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What are Exogenous Ketones? When to use them? – 5 Reasons why you should

What are Exogenous Ketones-When to use them

Whether you’re brand new to keto or have been following a ketogenic diet for years, you’ve surely heard about exogeneous ketones. Unless you’re a keto expert, you probably have a few questions about them. What are exogeneous ketones? How can I use them to advance my keto journey? Are exogeneous ketones safe?

We’ve got you covered. In this guide, we’ll explain in detail what exogeneous ketones are, why keto followers supplement with them, and when and how you should do the same.


What Is Ketosis?

To understand what ketones are, we need to first know what ketosis is. When our bodies need energy to get us through the day, they typically turn to glucose. Glucose is produced by eating carbohydrates. If you’re a lover of carbs, you’re certainly familiar with the sudden dip in energy that can happen when you binge on some of your favorite dense foods. This is because carbohydrates aren’t the ideal energy source for our bodies.

Ketosis is a metabolic state achieved by eating a ketogenic diet. This type of diet consists of getting most of your daily calories from fat, eating a moderate amount of protein, and highly restricting carb intake. As our body begins to enter ketosis, it looks to fat for fuel and the liver produces ketones. The deeper state of ketosis you’re in, the more ketones will be present.

There are three types of ketones your body makes: acetoacetate, acetone, and beta-hydroxybutyrate. Because beta-hydroxybutyrate can easily make its way through blood and to organs and tissues, this is the type of ketone most exogeneous products include.


What Are Exogeneous Ketones?

Our bodies produce ketones when we’re in ketosis. Put simply, exogeneous ketones are those that are made outside of the body and then consumed. We already mentioned beta-hydroxybutyrate is the most common ketone found in exogeneous ketones but there are a few different types of exogeneous ketones you may come across.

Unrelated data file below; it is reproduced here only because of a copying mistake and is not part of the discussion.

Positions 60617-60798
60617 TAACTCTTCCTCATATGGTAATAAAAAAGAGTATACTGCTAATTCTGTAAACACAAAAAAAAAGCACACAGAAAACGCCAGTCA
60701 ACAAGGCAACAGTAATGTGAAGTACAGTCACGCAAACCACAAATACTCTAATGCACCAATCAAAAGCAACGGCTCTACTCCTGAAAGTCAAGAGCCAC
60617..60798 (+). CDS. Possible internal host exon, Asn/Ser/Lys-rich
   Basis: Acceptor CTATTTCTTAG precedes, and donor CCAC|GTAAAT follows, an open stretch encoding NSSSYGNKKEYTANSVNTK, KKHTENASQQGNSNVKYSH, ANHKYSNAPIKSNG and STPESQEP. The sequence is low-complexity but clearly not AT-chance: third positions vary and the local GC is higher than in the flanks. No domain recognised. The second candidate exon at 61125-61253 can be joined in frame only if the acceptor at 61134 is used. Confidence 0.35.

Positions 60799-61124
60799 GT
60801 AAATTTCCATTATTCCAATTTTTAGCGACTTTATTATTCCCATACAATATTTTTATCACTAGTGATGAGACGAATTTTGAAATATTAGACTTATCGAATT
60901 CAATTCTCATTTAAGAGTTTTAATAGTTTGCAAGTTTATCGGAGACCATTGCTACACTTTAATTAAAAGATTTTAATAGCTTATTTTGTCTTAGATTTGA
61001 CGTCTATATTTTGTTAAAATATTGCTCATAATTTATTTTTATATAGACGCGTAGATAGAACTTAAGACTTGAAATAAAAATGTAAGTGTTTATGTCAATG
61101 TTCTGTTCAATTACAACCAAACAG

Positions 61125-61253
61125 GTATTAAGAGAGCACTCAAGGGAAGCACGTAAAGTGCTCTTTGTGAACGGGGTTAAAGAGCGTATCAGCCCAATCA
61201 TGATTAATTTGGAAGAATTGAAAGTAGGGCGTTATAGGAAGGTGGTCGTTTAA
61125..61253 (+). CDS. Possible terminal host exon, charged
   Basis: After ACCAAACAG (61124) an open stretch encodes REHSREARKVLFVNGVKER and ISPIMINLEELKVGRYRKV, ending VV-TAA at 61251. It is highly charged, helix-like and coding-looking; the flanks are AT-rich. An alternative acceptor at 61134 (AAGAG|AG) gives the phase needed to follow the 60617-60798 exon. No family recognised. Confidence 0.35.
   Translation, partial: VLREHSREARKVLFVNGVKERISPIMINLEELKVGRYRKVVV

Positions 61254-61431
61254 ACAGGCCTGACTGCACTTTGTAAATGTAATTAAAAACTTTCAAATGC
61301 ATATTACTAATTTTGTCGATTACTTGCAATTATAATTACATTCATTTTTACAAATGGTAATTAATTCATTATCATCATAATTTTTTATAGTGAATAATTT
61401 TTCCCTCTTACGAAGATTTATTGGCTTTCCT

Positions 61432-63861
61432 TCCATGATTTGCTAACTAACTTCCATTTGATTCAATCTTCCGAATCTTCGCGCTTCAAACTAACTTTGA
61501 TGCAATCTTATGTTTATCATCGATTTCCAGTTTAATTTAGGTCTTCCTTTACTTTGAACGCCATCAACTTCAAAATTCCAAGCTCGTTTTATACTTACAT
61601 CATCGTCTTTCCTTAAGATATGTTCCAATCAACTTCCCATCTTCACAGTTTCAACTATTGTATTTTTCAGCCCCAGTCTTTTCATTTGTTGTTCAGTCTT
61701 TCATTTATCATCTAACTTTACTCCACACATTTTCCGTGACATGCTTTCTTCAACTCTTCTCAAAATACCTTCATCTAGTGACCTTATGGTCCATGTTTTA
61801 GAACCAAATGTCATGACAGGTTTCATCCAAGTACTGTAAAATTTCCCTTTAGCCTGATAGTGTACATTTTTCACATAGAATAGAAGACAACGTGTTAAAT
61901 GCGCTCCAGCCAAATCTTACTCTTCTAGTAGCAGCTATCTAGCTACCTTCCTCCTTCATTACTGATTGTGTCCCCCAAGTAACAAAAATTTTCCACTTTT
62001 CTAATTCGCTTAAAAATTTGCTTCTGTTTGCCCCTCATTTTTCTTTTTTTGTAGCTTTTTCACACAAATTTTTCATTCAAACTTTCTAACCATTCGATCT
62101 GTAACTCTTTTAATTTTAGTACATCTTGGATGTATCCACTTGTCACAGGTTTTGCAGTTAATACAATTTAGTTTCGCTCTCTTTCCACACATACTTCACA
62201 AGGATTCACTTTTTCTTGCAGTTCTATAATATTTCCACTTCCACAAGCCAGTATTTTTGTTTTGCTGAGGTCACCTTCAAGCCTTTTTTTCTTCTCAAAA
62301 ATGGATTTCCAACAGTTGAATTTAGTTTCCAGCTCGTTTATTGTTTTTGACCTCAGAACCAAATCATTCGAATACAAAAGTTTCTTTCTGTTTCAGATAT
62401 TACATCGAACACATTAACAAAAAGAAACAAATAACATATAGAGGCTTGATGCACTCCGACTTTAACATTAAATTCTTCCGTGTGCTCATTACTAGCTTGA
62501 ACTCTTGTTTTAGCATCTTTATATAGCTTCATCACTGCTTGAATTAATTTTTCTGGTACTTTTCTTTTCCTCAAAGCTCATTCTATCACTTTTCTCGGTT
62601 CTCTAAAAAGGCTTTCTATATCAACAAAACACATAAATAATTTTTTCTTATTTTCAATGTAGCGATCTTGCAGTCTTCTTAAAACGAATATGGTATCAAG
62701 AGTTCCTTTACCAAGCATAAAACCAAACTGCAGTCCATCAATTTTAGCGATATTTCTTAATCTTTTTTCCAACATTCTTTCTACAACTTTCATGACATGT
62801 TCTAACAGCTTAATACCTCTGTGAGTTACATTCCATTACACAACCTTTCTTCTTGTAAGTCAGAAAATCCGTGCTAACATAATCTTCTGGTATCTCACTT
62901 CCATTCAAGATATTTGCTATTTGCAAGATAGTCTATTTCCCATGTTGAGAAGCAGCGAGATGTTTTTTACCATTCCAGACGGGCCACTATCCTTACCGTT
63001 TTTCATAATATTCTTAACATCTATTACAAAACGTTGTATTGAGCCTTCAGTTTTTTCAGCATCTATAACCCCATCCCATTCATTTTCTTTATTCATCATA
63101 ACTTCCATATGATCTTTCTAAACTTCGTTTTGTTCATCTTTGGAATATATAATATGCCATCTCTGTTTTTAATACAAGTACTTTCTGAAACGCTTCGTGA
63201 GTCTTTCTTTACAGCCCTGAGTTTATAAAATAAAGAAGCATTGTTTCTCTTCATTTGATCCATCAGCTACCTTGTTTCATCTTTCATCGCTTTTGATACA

Ketone esters

Ketone esters are a raw ketone. They aren’t bound to any other compound. The body can use this type of ketone a bit quicker than others as it doesn’t have to remove the ketone from a compound, but this comes with a price. Most say that the taste of these types of ketones is so bad they just can’t be consumed. There is also a higher risk for stomach distress.


Ketone salts

In a salt based ketone supplement, the ketone is attached to a salt, like magnesium, calcium, sodium, or potassium. This type won’t raise your ketone levels as fast as an ester will, but the taste is more enjoyable, and it shouldn’t disrupt your stomach or bathroom habits.



Medium chain triglyceride oils are common ketone supplements. It takes a bit longer for ketones to enter your system because the body needs to break down the product first, with ketones being produced as a byproduct. While still effective, oils don’t tend to raise the ketone levels in blood as much as other products, making it a bit more difficult to monitor. Using oils alongside another type of supplement is always an option.


5 Reasons to Supplement with Exogeneous Ketones

Some take exogeneous ketones just because they think they have to on a ketogenic diet. But the truth is that people with all types of lifestyles can take exogeneous ketones. Whether they follow a ketogenic diet or eat carbs all day, taking a supplement can have a positive effect on their overall health. Here are the top five reasons people supplement with exogeneous ketones.


To burn fat

One of the most common reasons for using exogeneous ketones is to lose weight. Don’t make the mistake of thinking the product alone makes you lose weight. Instead, it helps you enter ketosis faster or deepen your level of ketosis for more effective fat burning.


To avoid the keto flu

If you’re familiar with entering ketosis, you know about the keto flu. As your body transitions from using energy from carbs to ketones, side effects are common. You may experience low energy, irritability, headaches, fatigue, and bloating. Overall, you may feel like you’re coming down with the flu. Exogeneous ketones will make the side effects less extreme and last shorter.


To get back into ketosis

Maybe you allowed yourself a cheat day or simply messed up your macros without realizing it. Either way, your body is now out of ketosis. You could start all over and wait for your body to do its thing or you could turn to exogeneous ketones. They’ll help you get your body back into ketosis effortlessly without having to mentally punish yourself.


For more endurance

Whether you just want to get in a few more workouts a week or your job or daily life is temporarily more demanding, using exogeneous ketones can help you keep up. When you use exogeneous ketones, your body will be able to use the energy almost immediately and without using as much oxygen. You’ll be able to sweat it out for longer.


For brain power